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Did the Romans Hunt Whales?

Wednesday, July 11, 2018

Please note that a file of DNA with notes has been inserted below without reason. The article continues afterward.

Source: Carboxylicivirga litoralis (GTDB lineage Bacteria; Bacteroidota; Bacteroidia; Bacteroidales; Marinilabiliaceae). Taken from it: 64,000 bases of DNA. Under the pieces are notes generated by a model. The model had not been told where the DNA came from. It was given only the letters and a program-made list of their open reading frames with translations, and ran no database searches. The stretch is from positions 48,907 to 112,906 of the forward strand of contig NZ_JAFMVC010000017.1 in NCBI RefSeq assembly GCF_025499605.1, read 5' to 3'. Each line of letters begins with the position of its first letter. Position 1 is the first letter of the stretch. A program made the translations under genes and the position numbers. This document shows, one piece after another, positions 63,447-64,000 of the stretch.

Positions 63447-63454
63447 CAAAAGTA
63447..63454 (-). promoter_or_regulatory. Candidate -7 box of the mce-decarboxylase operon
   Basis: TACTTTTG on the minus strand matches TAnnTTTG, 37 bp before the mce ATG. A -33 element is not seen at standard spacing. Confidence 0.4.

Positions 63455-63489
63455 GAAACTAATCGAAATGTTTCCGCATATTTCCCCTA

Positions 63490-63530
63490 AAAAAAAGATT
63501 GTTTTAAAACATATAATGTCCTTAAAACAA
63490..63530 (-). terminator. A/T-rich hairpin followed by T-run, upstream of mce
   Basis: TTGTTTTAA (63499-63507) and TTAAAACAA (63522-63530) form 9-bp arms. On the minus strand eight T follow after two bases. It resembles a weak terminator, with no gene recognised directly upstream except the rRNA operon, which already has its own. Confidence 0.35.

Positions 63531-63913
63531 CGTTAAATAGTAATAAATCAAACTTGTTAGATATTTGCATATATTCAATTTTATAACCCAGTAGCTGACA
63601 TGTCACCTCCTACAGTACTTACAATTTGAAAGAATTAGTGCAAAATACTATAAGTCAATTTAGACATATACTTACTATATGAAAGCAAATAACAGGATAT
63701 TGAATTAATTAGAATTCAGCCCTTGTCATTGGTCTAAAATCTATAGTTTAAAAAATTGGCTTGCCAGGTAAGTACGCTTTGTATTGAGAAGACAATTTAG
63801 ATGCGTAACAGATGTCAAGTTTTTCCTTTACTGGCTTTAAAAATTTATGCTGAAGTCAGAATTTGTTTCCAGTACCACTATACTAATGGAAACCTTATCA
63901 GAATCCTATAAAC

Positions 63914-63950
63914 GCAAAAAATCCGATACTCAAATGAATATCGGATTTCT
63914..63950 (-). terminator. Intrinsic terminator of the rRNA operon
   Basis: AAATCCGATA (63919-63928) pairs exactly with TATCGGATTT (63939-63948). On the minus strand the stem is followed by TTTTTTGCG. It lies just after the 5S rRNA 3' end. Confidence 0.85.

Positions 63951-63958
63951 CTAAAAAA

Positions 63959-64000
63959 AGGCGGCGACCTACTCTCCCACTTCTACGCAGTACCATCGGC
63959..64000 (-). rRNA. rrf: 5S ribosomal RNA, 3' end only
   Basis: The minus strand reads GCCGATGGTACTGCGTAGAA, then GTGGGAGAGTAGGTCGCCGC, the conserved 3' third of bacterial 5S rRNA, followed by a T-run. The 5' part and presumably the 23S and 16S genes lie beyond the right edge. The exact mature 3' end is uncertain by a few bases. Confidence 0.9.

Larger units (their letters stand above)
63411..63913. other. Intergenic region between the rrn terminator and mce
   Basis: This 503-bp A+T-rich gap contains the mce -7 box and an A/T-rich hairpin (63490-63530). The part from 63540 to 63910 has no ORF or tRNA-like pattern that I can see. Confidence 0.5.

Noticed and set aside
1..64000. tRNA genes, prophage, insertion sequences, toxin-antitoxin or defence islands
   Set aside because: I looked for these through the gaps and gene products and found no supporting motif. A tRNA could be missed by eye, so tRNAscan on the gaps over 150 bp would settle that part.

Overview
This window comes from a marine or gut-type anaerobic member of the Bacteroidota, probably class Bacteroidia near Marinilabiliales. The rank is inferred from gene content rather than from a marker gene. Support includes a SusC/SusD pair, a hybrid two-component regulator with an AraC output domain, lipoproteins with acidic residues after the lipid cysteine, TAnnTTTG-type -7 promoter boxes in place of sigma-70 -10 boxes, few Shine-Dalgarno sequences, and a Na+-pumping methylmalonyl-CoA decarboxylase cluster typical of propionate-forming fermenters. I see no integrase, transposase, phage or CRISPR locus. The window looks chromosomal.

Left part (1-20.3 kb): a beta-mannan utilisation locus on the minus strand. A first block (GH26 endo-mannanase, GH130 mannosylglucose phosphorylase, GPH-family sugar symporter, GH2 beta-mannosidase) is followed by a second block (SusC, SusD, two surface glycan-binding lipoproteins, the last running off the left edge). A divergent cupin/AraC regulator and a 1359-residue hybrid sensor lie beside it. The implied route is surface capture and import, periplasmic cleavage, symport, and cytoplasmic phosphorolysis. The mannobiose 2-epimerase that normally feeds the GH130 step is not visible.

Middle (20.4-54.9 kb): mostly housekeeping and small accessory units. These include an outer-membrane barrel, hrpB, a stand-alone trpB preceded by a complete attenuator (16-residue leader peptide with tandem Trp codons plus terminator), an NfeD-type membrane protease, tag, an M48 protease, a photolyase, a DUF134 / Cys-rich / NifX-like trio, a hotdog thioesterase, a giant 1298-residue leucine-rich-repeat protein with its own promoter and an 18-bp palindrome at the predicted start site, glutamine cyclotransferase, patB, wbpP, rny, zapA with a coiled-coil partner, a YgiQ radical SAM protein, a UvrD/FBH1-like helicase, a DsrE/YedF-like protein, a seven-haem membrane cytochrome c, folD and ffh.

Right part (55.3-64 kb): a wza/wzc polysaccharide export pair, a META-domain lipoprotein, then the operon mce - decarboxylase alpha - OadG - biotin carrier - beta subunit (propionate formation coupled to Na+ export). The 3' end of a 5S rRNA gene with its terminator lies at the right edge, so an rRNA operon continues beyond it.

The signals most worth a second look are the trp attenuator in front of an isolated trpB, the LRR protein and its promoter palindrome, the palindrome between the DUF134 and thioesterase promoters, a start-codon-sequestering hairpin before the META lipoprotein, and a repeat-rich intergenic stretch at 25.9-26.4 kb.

Mediterranean whale huntingYORK, ENGLAND—A study of DNA and collagen obtained from whale bones led by Ana Rodrigues of the French National Center for Scientific Research and Camilla Speller of the University of York suggests the Romans may have hunted whales on an industrial scale, according to a BBC News report. The bones were recovered from four archaeological sites around the Strait of Gibraltar and one on the coast of northwest Spain, several of which have been linked to Roman fish-salting and the making of Roman fish sauce. Three of the bones were identified as the bones of grey whales, which disappeared from the North Atlantic in the eighteenth century A.D. and are now only found in the northern Pacific Ocean. As many as three of the bones in the study were identified as North Atlantic right whale bones. Right whales used to breed off the northern coast of Spain, but are now only found in the Western North Atlantic. The study suggests these slower-moving whales may have once traveled the Mediterranean Sea as well, where they would have been easily accessible to the fishermen of the Roman Empire. For more on Roman activity in Spain, go to “Spain’s Silver Boom.”

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